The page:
However, later on in a company’s life convertible debt can make a lot of sense. A few years ago, we had a portfolio company that was planning on an exit in a year to two years and needed one last round of financing to get there. They went out and talked to VCs and figured out how much dilution they would take for a $7mm to $10mm raise. Then they went to Silicon Valley Bank and talked to the venture debt group. In the end, they raised something like $7.5mm of venture debt, issued SVB some Warrants as compensation for making the loan, and built the company for another year, sold it and did much better in the end because they avoided the dilution of the last round. This is an example of where convertible debt is really useful in the financing plan of a startup.
My guess is we will see the use of convertible debt, particularly with no compensation and no cap on valuation, wane as the current financing gold rush fizzles out. It will remain an important but less common form of early stage startup financing and will be particularly valuable in things like friends and family rounds where all parties want to defer the price negotiation. But I expect that we will see it used more commonly as companies grow and develop more sophisticated financing needs. It is a good structure when the compensation for making the loan is fair and balanced and when the debt vs equity tradeoff is useful for both the borrower and lender."
Actually, at angel stage convertibles are a great, if not the best way to go. Most angels in the USA are familiar with them, and I have never had any problem using them instead of equity. The issue is not equity control. Nobody will take control from you at the seed stage. The main advantages, are legal cost and the fact that you do not need valuation
It depends. Are the proposed terms a good deal for investors? Are you offering a significant discount? How much interest? A good cap? When is the conversion likely to happen?
A convertible note basically asks an investor to pay today, taking today's risk, in return for stock whose price is set when the risk is lower and the business is more valuable. (Both factors lead to higher stock prices.) Do your terms make that tradeoff a good deal for potential investors?
if you have a clear path to series-A and are confident you can deploy the capital to dramatically grow your value, then conv. notes are a good idea. you get into trouble when you end up raising a priced round down the line at a valuation much lower than your cap and you haven't agreed on a price minimum. in this scenario, the investors still get a discount on the lower price. if the note is structured in such a way that their entire investment now converts at this price + discount they can end up owning 2x or 3x the original/anticipated equity with no additional capital.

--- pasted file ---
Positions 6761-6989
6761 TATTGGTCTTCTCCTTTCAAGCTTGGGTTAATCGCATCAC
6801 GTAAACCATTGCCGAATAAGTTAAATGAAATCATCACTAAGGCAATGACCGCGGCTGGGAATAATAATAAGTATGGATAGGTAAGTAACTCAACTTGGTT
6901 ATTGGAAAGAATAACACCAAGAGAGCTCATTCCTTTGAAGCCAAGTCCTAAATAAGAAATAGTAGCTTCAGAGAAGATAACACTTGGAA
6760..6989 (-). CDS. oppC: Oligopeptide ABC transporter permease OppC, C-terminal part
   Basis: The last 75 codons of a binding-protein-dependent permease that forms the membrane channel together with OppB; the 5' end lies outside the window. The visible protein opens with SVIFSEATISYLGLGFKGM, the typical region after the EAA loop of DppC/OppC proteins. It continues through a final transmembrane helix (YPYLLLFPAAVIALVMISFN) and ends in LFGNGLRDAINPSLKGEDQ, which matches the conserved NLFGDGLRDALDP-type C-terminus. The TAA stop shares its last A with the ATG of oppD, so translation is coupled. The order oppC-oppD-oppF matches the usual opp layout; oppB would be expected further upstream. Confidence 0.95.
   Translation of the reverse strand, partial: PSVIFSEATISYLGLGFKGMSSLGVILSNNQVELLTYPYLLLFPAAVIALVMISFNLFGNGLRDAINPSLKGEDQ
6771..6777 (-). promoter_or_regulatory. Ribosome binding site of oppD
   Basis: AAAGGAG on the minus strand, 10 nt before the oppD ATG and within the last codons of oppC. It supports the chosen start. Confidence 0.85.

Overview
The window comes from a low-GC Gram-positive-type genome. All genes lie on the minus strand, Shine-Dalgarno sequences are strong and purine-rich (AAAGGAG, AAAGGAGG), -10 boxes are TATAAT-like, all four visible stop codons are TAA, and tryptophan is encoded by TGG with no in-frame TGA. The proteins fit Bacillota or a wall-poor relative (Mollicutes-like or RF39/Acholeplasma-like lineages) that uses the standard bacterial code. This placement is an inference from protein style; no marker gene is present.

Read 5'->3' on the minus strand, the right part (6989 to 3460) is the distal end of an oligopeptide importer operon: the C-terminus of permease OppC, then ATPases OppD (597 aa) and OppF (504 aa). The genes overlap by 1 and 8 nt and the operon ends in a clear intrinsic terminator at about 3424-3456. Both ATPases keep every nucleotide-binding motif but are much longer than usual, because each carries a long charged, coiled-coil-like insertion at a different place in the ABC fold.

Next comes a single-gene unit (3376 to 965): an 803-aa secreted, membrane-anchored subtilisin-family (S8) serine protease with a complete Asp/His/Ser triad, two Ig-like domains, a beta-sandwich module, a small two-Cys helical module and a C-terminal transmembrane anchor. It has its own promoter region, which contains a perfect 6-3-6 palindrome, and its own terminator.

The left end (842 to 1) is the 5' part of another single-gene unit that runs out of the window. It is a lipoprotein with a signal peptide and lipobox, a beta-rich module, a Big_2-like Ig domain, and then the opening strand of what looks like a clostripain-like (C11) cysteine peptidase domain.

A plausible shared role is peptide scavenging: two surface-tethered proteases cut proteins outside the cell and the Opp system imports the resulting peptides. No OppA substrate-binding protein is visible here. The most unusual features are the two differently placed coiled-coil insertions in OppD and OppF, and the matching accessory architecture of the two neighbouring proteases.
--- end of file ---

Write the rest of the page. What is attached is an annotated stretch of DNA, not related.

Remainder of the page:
if you have the ability to price your round, do it. if you really think the capital today will skyrocket your growth before the next financing, then go for conv. debt. but imo, if you have the option, you should default to a priced seed round.
Not sure about investors but there's a lot more to think about convertibles. We like revenue royalty deals as they tend to offer better control for the entrepreneur and a faster return of investor funds, albeit not often as high an ROI. The rub is you have to have revenue and significant enough margin to afford, say, a dime on every dollar going to your investors.
It is fast, cheap, and easy to do. Disregard all the comments about it being a late stage tool - those are confused with traditional convertible bonds or preferred and their application. Angels like notes, and seed VCs will tolerate them. They will be gone before a Series A is in place so has no bearing on later stage VCs.
Many Angel investors nowadays prefer convertible notes, specifically when it is hard to set a valuation because the startup is very early-stage.
Convertible equity is the way to go as it's a simple document that requires very little negotiating with your investor and is cheap to execute via a lawyer. Unless you have revenue, are a going concern, know how to value your business, and believe your potential investors will agree with you just punt the problem downstream. Totally acceptable thing to do. Visit Y-combinator for their SAFE document
I have to agree with Brandon. If you have a clear path and the needed team in place to move to a Series A round in a reasonable amount of time, then a convertible note is something to consider. If you do not have a clear path, then using a note can put you in a very bad spot when the note is due. There are also some very valid issues that Hanna-Maria brings up and I would definitely read what Fred Wilson has written about this in his blog.